2 Replies
                    1. re: DuffyH

                      What's queso blanco? I know it means white cheese, but it's being used (it seems like anyway) here to describe a sauce. I think of Mexican white cheese, queso fresco or queso cotija.

                      BTW, I like nachos both ways, but lean toward shredded or crumbled cheese, not a sauce.

                      1. re: EWSflash

                        Queso blanco is a white melting cheese found at Mexican grocery stores.

                    2. I am shocked that the answers so far include only fake cheese and cheddar - neither of which could be remotely Mexican.

                      8 Replies
                      1. re: sandylc

                        Well, nachos are not, strictly speaking, Mexican. They are border food and as much Tex-Mex--which makes liberal use of cheddar and American cheese--as Mexican.

                        1. re: Perilagu Khan

                          They were invented in Mexico. I don't have a problem with Tex-Mex and I even (reluctantly) accept that cheddar is used liberally in it.....

                          I was just expecting to see some Monterey Jack going on here...

                          1. re: sandylc

                            +1 to Monterey Jack. I use it in combo with cheddar. I like it's melting properties, but enjoy the added flavor of cheddar.

                            Mostly I've found that if cheddar is applied too heavily, or the nachos are stuck under the broiler for too long, that's when it gets greasy and clumpy. I've had really good luck using straight extra sharp by pre-heating my Breville while I'm heating the beans, shredding, etc... then sticking the completed dish under the broiler for about 1 minute, just enough to begin melting the cheese. Practically perfect, like Mary P. :)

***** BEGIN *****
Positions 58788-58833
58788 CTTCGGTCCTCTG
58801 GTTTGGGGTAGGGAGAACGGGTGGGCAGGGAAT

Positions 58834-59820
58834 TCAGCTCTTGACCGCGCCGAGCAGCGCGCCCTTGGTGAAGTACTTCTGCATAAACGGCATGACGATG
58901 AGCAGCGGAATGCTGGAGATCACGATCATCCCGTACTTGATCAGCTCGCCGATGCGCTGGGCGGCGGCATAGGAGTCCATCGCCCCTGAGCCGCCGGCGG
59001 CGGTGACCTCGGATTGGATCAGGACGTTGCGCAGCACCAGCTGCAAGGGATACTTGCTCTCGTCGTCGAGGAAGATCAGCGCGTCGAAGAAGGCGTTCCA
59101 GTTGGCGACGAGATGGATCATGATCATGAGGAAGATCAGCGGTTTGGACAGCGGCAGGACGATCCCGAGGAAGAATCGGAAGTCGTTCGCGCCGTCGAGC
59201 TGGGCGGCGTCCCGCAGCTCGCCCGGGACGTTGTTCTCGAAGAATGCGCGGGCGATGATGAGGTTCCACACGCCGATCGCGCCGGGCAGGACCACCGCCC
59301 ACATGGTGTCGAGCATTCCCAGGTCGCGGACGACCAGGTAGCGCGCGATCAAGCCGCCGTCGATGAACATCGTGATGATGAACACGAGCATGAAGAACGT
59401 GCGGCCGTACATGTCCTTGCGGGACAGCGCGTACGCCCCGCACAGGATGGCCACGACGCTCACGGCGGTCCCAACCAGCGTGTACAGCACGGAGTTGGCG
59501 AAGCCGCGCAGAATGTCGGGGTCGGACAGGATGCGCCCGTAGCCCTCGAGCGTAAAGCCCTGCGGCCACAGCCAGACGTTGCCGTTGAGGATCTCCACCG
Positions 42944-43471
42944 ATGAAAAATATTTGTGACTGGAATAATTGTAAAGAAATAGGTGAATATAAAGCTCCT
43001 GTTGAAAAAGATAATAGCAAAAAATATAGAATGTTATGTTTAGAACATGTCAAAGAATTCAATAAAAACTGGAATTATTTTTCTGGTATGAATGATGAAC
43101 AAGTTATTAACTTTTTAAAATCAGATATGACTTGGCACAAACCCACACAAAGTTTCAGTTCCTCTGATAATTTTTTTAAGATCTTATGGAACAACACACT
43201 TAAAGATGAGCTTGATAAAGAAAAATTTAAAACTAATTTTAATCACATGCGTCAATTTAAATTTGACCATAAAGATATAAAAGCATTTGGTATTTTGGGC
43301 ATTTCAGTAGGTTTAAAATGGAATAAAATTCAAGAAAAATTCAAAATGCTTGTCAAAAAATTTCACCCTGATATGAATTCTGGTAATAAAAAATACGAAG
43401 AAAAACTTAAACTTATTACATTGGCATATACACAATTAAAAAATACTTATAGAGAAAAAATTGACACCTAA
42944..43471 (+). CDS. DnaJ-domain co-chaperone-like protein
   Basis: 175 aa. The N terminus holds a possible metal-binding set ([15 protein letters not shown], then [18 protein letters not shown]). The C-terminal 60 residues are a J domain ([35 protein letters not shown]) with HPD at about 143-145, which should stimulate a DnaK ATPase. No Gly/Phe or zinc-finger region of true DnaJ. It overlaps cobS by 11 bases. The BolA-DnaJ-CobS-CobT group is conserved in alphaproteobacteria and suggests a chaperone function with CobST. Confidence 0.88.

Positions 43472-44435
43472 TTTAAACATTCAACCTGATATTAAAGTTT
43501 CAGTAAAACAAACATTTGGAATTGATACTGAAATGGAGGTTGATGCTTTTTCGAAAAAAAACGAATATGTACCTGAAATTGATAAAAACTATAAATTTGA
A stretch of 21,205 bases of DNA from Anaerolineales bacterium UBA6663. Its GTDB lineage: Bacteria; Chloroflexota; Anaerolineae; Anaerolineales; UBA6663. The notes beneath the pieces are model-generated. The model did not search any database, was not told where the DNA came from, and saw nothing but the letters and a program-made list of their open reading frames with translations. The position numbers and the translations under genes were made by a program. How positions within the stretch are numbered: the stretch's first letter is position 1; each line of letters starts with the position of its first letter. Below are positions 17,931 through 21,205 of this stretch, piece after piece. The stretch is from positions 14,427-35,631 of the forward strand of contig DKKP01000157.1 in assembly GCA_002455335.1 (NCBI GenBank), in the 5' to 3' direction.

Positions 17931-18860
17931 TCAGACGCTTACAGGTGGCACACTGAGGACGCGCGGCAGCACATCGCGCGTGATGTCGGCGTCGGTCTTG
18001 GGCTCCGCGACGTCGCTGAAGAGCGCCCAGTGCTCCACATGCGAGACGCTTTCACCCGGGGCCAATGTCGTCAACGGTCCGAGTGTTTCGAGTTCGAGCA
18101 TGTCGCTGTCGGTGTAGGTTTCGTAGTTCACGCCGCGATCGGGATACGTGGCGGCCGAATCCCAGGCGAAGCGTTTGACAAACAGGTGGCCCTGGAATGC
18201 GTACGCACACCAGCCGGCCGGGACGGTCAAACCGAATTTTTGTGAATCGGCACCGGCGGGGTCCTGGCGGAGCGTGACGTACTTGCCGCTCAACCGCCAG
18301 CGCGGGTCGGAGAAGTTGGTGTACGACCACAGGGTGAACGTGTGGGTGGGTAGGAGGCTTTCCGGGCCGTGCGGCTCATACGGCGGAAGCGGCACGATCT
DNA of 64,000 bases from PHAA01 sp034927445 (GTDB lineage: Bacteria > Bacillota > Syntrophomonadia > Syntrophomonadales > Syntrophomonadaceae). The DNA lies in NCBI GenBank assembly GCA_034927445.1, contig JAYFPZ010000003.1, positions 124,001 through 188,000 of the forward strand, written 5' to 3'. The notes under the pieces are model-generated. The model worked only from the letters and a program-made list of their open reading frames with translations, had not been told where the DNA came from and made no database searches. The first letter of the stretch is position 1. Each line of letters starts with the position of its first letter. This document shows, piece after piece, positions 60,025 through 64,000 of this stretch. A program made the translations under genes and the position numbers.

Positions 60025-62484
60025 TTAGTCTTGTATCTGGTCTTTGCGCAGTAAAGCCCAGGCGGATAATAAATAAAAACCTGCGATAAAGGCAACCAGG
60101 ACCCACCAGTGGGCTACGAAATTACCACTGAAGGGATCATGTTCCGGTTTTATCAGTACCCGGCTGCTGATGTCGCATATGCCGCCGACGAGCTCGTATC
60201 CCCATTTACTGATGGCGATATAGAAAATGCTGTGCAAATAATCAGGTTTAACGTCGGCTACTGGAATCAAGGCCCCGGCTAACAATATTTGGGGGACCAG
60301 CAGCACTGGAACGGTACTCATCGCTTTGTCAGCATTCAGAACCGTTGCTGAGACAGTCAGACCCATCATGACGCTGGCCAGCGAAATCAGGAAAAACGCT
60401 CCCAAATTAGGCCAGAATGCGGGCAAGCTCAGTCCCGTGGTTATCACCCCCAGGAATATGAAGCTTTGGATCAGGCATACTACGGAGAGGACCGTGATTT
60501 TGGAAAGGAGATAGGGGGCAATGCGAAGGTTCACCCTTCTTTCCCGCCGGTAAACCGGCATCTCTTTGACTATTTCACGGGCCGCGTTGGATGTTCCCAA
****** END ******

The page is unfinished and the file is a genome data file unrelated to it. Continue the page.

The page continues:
1. re: sandylc

                              Yes, Piedras Negras, right across the river from Texas. They were almost instantaneously adapted to Tex-Mex and may well be more popular in Texas than Mexico. And do we really know what cheese was used on the first plate of nachos? Wouldn't shock me if it was cheddar. Presumably, cheddar is not entirely foreign to Mexico.

                              1. re: Perilagu Khan

                                I've only seen nachos in Mexico along the border. This article suggest inventor Nacho Ayala used yellow Wisconsin cheese.


                                1. re: James Cristinian

                                  Anaya's relatives remember yellow cheese:
                                  "My father was maitre d' and he said `Let me go quick and fix something for you.' He went into the kitchen, picked up tostados, grated some cheese on them -- Wisconsin cheese, the round one -- and put them under the salamander (a broiler that quickly browns foods). He pulled them out after a couple minutes, all melted, and put on a slice of jalapeno."

                                2. re: Perilagu Khan

                                  I remember something like nachos when visiting my mom's family in south Texas. After a day at the beach (South Padre Island) we ate at nice Mexican restaurant. An appetizer consisted of fried tortilla pieces (probably triangular) baked or broiled with cheese and pepper strips. I dont recall if there were beans or not, nor do I recall the name. This was in the 1960s.

                                  Latter in the 80s I spent a month in Piedras Negras. I remember locally made corn tortillas, home made flour tortillas, and Sunday barbacoa. Also my first taste of pico de gallo (the coarse fresh salsa version). But no nachos.

                                3. re: sandylc

                                  Is that Monterey,CA or Monterrey, NL?